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Evaluating dietary and behavioral impacts of commercial-type diets on the growth and anti-predator responses of Snake River cutthroat trout (Oncorhynchus clarkii behnkei)




Owens, Cheyenne Elizabeth, author
Myrick, Christopher A., advisor
Vieira, Nicole K. M., committee member
Angeloni, Lisa M., committee member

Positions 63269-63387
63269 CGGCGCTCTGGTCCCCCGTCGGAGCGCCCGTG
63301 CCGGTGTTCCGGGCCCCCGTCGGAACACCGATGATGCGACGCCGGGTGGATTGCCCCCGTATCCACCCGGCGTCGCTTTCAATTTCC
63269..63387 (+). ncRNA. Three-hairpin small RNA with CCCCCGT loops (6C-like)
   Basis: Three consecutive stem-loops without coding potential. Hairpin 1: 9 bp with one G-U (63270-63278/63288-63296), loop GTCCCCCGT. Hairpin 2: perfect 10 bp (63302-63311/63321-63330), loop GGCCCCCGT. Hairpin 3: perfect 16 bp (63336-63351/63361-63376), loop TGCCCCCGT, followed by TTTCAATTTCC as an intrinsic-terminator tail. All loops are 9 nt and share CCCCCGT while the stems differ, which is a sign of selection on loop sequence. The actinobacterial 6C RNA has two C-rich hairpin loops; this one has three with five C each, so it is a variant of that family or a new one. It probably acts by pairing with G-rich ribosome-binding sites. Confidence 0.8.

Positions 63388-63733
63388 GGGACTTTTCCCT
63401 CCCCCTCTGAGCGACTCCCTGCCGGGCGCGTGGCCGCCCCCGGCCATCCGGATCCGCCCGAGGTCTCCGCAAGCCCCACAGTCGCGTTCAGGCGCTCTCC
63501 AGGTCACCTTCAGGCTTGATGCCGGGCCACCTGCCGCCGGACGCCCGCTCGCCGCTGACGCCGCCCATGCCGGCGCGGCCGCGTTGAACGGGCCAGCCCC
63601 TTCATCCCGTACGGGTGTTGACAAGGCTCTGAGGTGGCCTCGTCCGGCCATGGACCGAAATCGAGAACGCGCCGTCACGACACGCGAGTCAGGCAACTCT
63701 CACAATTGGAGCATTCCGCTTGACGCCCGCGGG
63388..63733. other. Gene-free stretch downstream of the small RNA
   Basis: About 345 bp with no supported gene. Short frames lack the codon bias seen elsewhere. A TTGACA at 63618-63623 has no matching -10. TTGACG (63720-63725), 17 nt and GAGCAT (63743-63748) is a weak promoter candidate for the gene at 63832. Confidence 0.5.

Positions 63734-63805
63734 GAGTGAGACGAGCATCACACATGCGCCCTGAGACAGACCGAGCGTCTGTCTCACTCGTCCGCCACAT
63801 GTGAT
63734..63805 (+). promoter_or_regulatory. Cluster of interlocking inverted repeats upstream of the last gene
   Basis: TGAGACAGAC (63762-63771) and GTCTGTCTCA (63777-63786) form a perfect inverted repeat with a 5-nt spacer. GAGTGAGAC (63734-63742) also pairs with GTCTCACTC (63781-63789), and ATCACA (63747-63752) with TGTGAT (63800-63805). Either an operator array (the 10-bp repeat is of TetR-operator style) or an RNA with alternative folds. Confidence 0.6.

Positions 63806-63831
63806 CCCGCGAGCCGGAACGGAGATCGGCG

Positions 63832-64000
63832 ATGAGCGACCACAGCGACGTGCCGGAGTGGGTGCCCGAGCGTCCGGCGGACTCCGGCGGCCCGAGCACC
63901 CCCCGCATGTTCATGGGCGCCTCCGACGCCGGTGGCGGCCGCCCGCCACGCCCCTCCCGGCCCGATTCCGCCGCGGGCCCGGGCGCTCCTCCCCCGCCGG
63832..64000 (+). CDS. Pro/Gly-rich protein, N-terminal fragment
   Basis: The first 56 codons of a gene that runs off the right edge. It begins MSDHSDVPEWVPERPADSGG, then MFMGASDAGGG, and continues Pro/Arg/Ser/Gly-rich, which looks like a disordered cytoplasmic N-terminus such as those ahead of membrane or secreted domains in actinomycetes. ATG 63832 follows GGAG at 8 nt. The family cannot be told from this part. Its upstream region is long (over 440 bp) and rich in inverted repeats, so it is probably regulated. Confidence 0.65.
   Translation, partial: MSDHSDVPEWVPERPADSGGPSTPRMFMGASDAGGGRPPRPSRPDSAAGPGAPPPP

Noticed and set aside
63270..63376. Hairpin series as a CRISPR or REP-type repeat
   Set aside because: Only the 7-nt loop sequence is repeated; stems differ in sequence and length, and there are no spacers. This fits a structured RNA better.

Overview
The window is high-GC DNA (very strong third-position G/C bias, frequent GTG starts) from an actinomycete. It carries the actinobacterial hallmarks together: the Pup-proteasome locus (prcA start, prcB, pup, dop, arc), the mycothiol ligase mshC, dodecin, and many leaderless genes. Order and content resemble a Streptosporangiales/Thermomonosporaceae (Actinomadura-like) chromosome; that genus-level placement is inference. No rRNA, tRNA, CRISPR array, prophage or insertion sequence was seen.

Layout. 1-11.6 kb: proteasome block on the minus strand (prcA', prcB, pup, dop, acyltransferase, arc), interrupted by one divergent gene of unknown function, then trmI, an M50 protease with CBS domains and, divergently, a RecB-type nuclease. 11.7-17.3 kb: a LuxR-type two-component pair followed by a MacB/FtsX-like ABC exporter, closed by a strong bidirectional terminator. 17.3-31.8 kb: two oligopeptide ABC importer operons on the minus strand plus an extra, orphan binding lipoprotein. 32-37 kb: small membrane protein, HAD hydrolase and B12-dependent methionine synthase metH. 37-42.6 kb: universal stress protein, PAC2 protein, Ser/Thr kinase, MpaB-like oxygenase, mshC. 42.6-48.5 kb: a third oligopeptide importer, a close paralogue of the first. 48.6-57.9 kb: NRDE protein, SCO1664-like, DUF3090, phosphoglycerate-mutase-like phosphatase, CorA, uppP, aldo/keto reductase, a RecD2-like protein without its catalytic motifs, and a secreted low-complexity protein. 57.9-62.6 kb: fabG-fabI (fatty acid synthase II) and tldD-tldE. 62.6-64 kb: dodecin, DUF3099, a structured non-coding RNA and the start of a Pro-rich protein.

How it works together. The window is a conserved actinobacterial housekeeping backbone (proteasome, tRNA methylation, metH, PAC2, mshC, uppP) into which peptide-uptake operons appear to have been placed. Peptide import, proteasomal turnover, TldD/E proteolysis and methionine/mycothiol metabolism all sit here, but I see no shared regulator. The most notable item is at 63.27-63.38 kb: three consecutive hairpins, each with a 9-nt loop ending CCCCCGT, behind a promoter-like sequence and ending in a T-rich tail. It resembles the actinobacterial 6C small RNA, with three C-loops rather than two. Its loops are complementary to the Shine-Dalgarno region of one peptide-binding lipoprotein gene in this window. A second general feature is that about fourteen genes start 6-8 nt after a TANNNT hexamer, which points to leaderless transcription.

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Cutthroat trout (Oncorhynchus clarkii) are raised for restoration stocking and to provide boutique sport fishing opportunities. Because of limited cutthroat-specific culture information, cutthroat trout have been raised using diets and techniques developed for rainbow trout (Oncorhynchus mykiss), resulting in inconsistent growth performance. There is also evidence that intensive culturing may diminish anti-predator behavior in salmonids, which has not been tested in cutthroat trout. A brief overview of the state of cutthroat trout is described in chapter one of this thesis. The second chapter of this thesis describes a 6-month feeding trial conducted on juvenile Snake River cutthroat trout (Oncorhynchus clarkii behnkei) fed six different feed formulations. Two floating control diets were chosen for this study (Skretting Classic Trout and Skretting Steelhead), along with three floating commercial-type formulations with varying crude protein (CP) and crude lipid (CL) levels (40 CP:12CL, 45CP:16CL, and 45CP:24CL) and one floating experimental formulation (40CP:16CL diet with lysine, methionine and threonine balanced to match the 45CP:16CL diet – BFTC Experimental). Diet significantly (P<0.05) affected final average fish weight, with fish fed Skretting Steelhead, BFTC Experimental, and 45CP:24CL weighing significantly more than fish fed 40CP:12CL. Proximate composition was also altered by diet, with fish fed 45CP:24CL having significantly higher crude energy levels than fish fed 40CP:12CL and Skretting Classic Trout. In a simple cost analysis, it was found that the BFTC Experimental diet provided the lowest cost per pound of fish out of all diets. The results indicate that diets with greater than 40% protein and 12% lipid provide the greatest growth in juvenile Snake River cutthroat trout, and that amino acid balanced diets provide a cost efficient option for cutthroat trout growers. The third chapter of this thesis describes a study wherein fish from the diet study were divided into one of two different size classes (small [12 ± 2.5 cm TL], and large [20 ± 2.5 cm TL]) and observed during open field testing and during exposure to a novel avian predator model (great blue heron, Ardea herodias). Additional testing was run separately on a medium size class [16 ± 2.5 cm TL]. Small fish were significantly (P<0.05) less likely to freeze during open field tests than large fish and potentially more likely to dart (P=0.0652) than medium fish during simulated predator attacks. Significant differences in freezing response between small and large fish fed different diets were observed (P<0.05), with fish fed 45CP:16CL and BFTC Experimental showing a higher probability of freezing than fish fed Skretting Steelhead. Potential differences in darting response between medium fish fed different diets were also observed (P=0.0825), suggesting that differences in ingredients or ingredient inclusion levels between experimental and control diets had subtle effects on behavior. The results indicate that hatchery-reared cutthroat trout do exhibit anti-predator behaviors in response to a novel predator, however further research is necessary to determine if these behaviors differ from those exhibited by wild cutthroat trout.


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